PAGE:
The imam, whose son was killed on January 29 by a random bullet fired from a nearby police station as he was on his way home from the mosque, warned that the military was moving too fast to restore security in Egypt: 

Now you broke up Raba’a, those people you oppressed will spread in other places away from security grip. When I say my opinion, is this a radicalization? What about the people who protested for al-Sisi, are they also radicals? You are running the country now, so slow down and bring wise people to make a reconciliation for the country’s stability. 

The fear now is that jihadists who left Egypt to launch Islamist campaigns in neighboring countries like Syria, Iraq and Yemen will return to their homeland to fight against the army and the state. In a 32-minute audio message posted on YouTube on August 31, 2013, Abu Muhammad al-Adnani, a spokesman for the Islamic State of Iraq and Syria (ISIS – an al-Qaeda affiliated group active in Iraq and Syria) called for Egyptians to take up arms and fight against their military rulers, reiterating that bloody crackdowns on Islamist protesters in Egypt proved armed opposition was the only solution: “The Egyptian army is part and a mere copy of these armies which are seeking in a deadly effort to prevent God’s laws from being adopted and trying hard to consecrate the principles of secularism and man-made laws.”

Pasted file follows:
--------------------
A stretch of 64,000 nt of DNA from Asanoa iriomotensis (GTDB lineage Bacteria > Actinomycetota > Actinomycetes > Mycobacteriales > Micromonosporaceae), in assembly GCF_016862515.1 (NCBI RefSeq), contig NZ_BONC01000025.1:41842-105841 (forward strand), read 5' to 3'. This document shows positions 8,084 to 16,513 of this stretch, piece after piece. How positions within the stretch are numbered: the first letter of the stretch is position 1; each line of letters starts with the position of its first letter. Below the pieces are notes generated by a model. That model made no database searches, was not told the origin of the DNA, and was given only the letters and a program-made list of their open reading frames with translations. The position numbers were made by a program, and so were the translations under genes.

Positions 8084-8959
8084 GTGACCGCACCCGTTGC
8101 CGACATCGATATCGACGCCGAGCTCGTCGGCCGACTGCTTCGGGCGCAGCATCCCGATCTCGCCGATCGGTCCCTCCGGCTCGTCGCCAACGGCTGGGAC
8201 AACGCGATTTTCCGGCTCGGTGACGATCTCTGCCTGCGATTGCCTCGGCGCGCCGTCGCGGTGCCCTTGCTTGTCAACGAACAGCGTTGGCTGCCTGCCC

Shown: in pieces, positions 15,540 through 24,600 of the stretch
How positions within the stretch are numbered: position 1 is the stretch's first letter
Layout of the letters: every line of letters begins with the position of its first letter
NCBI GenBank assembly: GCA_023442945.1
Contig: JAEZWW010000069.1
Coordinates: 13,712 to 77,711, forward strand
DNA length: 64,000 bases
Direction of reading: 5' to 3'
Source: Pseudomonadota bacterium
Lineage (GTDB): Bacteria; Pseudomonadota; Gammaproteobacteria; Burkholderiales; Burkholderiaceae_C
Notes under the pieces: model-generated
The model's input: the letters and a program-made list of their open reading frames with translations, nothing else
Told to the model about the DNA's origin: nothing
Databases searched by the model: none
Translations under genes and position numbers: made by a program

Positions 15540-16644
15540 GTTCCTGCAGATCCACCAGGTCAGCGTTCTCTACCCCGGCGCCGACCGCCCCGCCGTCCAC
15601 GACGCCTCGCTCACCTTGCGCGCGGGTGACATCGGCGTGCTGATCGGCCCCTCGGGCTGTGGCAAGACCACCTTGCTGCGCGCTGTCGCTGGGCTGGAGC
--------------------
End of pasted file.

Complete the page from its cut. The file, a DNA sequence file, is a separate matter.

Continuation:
Pro-Army Views 

Sayyid Abd al-Latif, a resident of the poor working-class neighborhood of Imbaba, has participated in most of the clashes that broke out after Mubarak’s ouster. After his son Muhammad was killed in the January 25 revolution, he became politically active and was one of millions who took to streets in all of Egypt’s provinces in response to al-Sisi’s call for popular support to “fight terrorism.” Abd al-Latif was disappointed by the performance of the Muslim Brotherhood since they achieved a majority in Parliament in 2011 and blames much of the current political turmoil on the machinations of the Egyptian Army and the United States: 

Al-Sisi today has corrected the mistakes of his predecessor [Field Marshall Muhammad Hussein] Tantawy [Head of the Supreme Council of the Armed Forces that took power after Mubarak’s ouster in 2011 and ruled until June 30, 2012]. Tantawy handed over the country to the Muslim Brotherhood as he implemented the orders of the White House and collaborated with the Muslim Brotherhood. Obama supports terrorists. Since the Muslim Brotherhood rose to [power in] the parliament we figured out that there is a plot to partition Egypt… [The Brotherhood] sold the revolution as soon as they came to the parliament, they collaborated with the Mubarak regime at the expense of our sons’ blood and they are terrorists and traitors… Now they know that they are hated by the people, and this is more dangerous to them than any security crackdown, they are panicked.” [10] 

On the author’s return by tuktuk (three-wheeler taxi) from Imbaba to downtown Cairo, the tuktuk driver related that he had to shave his beard for fear of security hassles, adding that the first time Sayyid Abd al-Latif saw him, he called him a terrorist and kept punching him. 

Conclusion